Lights out is 8:00–she’s in bed by 8:15 so we’re already behind. I always crawl in bed with her for a few minutes to talk about her day. We end up giggling hilariously about what we think is awesome and un-awesome (raisins, the color pink, and flu shots are on her un-awesome list). At 8:47 I leave her to fall asleep and sit down at my computer.

I check email, do some correspondence for the journal I edit, set up my lesson plans for the next day on my class websites (something I usually require of myself to do before I leave the building on any given day, but didn’t accomplish that day). Before I know it, it’s sleep time. (And my husband has just gotten home after working all evening at school–he’s a teacher too who also had an insurmountable pile of work on his desk).

And the 88 personal narratives from my seniors remain ungraded.

Today? Well my first hour planning period (which ends here in about 10 minutes) required some work with Mr. S on our presentation slides from the CLAS conference. We’re doing the presentation in an abbreviated form for our district in a mini conference this afternoon.

Once the bell rings here in a few minutes (at 9:45am), I’m on until about 6pm. I teach 3rd block, then over lunch the department is having an informal brown bag discussion, then I teach 5th, and I teach 7th, and then Mr. S and I have to rush to the district for this presentation. My family will pick me up there at 6pm and we’ll rush home so I can eat quickly and then go to the rec center to lift weights before my 7:15 yoga class. I’ll get home at 8:30 and once again I hope I’ll be able to get some papers graded but…

There are times when I wonder how much longer I can maintain this schedule.

I need space in my day.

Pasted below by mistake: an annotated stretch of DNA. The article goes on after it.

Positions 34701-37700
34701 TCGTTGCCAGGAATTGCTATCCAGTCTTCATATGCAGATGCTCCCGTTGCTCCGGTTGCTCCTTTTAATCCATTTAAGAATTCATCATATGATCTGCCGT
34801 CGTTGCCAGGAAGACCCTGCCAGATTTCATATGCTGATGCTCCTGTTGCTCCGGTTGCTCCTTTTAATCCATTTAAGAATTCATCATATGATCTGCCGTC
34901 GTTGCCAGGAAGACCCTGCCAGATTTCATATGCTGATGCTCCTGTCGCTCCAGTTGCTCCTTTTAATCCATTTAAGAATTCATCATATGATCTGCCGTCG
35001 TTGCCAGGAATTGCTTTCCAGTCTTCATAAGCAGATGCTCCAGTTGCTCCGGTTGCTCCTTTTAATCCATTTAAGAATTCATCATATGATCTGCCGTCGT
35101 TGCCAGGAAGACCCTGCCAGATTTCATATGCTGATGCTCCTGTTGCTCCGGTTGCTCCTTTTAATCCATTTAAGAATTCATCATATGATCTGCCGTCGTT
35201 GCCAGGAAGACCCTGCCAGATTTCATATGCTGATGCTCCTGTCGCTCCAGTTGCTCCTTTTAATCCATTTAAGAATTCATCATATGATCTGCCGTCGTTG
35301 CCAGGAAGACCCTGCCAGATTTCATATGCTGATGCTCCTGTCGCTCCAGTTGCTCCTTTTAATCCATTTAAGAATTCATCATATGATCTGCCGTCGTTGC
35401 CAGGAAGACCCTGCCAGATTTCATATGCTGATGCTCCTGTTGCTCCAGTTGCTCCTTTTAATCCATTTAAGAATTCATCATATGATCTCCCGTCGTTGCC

I will keep track of how long it takes me to get through the personal narrative essays–all 88 of them. I think it takes me about 15 to 18 hours total, and after hearing about my last two days up there, when do you think I have that time?

Well, I have to take it from other places in my life.

I could stop exercising and get back about an hour a day, but then I won’t have the energy to tackle everything else. I need to hikes and the runs and the yoga to de-stress.

I could assign less writing to my students so I have less to grade, but then they won’t make as much progress as writers.

I could assign the same amount of writing but not respond to it very fully–maybe just slap a grade at the top and not give the kind of feedback that helps push my students’ writing, but then again they wouldn’t make as much progress as writers.

I could refuse to take part in district committees or do presentations at state and national conferences or work with pre-service teachers or edit the journal I’m editing, but then I won’t continue to grow in my career as an educator or contribute to my field at levels beyond my classroom.

I could spend all of my time outside of school grading, but then I’m not a good mom or wife or sister or daughter or aunt or friend and I would miss my family and friends.

I could just do the same lesson plans I did last year exactly how I did them last year, but then my teaching wouldn’t be responding to the unique students who people my classroom each year.

I could teach part time instead of full time, but then I would probably be working just as hard and making far less money for it.

I could ask for my district to consider three or four classes instead of five as full time for a language arts teacher, but we’re already struggling with budget cuts.

So what do I do?

It looks like my next chunk of time is Friday afternoon and evening–this means I’ll miss the annual football match up with the rival high school across town. But the thing is that my seniors are writing in-class essays on Friday. So then I’ll have 176 essays to grade (the 88 personal narratives I have now plus the 88 summary/response essays I’ll have then). And I just can’t face a Saturday morning with that in front of me.

There’s the bell. I’m off.

This entry was posted in balancing, muddling through, time and tagged . Bookmark the permalink.

2 Responses to Swamped

  1. Mark Beaty says:

    Oh. MY. GOODNESS – and I thought my life was busy… Sounds like you could use Chillbrand for some of that paper grading – maybe put an ad on Craigslist for a student teacher to help you out. I never realized how busy you must have been whenever we turned out papers in – I feel bad for whining about my paper not being graded right away now that I’ve read this. Good luck!

Leave a Reply